Thursday, March 15, 2012

The Reader in my Room

The Reader is the name of a great movie starring Kate Winslet who won an academy award for her role as a former Nazi convicted in a war crimes trial.

Go watch this if you have time---it's a great movie, but now I want to tell you about someone else.

I  have a kindergarten child on my caseload that I could call "The Reader"----he should be a poster child for the American Hyperlexia Association.   His word reading is extremely high, spelling perfect, conventions such as capital letters and periods errorless.  He can memorize stories, scripts, and videos.  On the other hand, basic communication is difficult for him; social skills are lacking; tantrums abound.  Although he reads the words with great expression, answering an oral question is hard. He is currently in an Exceptional Children separate classroom, in case you are curious.

Since inclusion is the way to go with most kids, I've started taking him into a regular kindergarten classroom for guided reading and have been pleasantly surprised with how well he behaves, navigates the classroom, gets his books, and comes to the reading group.  The regular education teacher does a great job modifying her questions to him, and eliciting words using fill ins and visuals.  Once the reading group is finished, I take the same book, and use it with the child during a language therapy session (on a different day).  The teacher then uses it again for a re-read, and his ability to participate in the group improves.

Yesterday, in guided reading, the group read a book (level C if you know Fountas and Pinnell) named "Using Tools".  The child really needed some extension activities with this, so today, he and I wrote our own 'tool book'.  Actually he wrote it himself, using an app called Book Creator.  For a child who really has severe communication impairments, he was effortlessly able to write a book above what typical kindergarten students can write..... in ten minutes. The sentences he wrote were different than the original guided reader---not copied in the least and had no carrier phrase, although they did follow the same syntactical pattern.
Take a look!   He is also a skilled typist, and figured out the app instantly.  I was amazed, and so was the regular kindergarten teacher.  She immediately started talking about increasing inclusion time and I couldn't agree more!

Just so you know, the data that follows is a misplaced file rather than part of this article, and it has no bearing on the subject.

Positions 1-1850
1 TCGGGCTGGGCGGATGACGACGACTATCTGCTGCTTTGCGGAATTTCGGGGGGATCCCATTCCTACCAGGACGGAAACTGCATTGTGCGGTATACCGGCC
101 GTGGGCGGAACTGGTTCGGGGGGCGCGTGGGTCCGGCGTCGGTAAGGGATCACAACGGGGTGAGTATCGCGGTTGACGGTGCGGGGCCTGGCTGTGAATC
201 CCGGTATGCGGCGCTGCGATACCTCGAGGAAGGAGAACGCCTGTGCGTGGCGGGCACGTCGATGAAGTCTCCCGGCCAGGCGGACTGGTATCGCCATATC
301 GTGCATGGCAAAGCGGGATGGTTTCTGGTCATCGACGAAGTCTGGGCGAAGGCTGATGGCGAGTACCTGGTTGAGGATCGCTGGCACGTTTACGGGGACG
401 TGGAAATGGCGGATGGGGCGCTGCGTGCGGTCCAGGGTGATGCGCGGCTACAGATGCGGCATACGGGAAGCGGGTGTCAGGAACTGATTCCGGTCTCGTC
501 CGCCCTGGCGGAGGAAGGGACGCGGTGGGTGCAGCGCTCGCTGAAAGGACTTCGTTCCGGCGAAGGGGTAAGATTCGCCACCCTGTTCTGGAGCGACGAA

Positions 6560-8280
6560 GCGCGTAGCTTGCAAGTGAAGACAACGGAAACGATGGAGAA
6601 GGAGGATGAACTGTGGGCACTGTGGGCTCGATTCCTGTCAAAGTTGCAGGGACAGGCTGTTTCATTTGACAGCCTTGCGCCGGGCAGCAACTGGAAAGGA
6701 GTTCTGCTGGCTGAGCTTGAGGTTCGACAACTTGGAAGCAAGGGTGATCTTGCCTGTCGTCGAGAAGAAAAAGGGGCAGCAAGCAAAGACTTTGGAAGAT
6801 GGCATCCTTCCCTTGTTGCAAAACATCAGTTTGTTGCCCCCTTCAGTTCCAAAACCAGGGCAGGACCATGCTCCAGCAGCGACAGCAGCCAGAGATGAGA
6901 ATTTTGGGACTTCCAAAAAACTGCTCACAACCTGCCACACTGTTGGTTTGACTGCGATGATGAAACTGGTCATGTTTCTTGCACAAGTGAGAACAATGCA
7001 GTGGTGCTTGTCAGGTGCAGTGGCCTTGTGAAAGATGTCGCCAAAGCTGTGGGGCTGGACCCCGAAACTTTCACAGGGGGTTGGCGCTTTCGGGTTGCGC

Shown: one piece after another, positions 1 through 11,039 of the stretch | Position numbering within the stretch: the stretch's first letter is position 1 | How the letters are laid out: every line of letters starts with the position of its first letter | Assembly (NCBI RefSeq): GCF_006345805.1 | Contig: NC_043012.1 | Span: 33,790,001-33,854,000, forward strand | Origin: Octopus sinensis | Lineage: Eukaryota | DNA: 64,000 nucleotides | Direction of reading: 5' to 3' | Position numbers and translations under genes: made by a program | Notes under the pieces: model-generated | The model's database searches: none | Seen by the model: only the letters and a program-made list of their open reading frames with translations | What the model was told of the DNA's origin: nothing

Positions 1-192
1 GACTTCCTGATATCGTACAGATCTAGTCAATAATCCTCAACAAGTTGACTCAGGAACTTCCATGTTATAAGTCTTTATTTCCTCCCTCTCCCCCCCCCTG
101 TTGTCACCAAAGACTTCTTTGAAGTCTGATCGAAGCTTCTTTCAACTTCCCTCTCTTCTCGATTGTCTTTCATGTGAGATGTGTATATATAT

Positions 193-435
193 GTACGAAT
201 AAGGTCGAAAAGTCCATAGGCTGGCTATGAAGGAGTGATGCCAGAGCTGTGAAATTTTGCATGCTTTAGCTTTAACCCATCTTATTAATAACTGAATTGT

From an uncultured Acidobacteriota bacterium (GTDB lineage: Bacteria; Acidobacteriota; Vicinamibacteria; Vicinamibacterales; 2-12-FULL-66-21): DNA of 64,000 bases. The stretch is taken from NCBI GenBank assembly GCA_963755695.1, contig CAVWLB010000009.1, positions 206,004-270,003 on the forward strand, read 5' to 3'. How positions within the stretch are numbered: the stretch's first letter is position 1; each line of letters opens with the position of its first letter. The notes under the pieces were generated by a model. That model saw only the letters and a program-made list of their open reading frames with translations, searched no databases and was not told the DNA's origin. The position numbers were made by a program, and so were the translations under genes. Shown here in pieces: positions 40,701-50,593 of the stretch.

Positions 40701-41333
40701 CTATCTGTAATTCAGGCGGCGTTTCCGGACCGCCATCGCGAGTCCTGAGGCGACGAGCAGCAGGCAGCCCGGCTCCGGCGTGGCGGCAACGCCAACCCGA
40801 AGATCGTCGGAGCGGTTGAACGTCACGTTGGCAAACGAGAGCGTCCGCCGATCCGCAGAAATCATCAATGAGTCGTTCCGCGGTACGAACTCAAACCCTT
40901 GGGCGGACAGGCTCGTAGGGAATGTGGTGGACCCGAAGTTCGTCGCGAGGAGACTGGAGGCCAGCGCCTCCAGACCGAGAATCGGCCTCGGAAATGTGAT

I have screenshots of his book, along with a couple of other images.....

I cued slightly... (wrapping what?)

He didn't know this ancient technology. Spelling was perfect though!

Creating the story with Book Creator

Book Creator on the iPad, the printed book, and the leveled reader which started this.

For my speech friends, any exciting treatment ideas out there for kids with hyperlexia?  What are your thoughts on inclusion?



  1. My son is hyperlexic kindergarten student. He is in regular classes. He has 5 support teachers that take him out of the class room setting 30 minutes a day (each has a specific day). For a minute, I thought you were describing my son. His reading and spelling abilities are incredible. His ability to recall factual information is uncomparable. However, has no idea how to answer w questions. He has a hard time with transitions that are outside his normal schedule within the regular classroom. Social stories and the individual time with the support teachers have helped with calming him down. We have gone from visiting the principle daily to a routine when my son gets anxious. He has a quiet table in his classroom with a stress ball. He also has a "bouncy cushion and foot bungy" for his regular classroom seat. If you have any suggestions on what else we can be doing with him, I am open for ideas. To answer your question about inclusion, we think it is wonderful. 90% of the time our son behaves like those without this superability; the other 10% of his time I want to crawl into his brain to see what sets him off.

    1. Thanks for your comment. It sounds like you are on the right track--with good speech/language therapy, accommodations in the classroom, pre-teaching, schedules, and peer role models, he'll gradually acquire better language comprehension skills. I know it's not a quick sprint, though.


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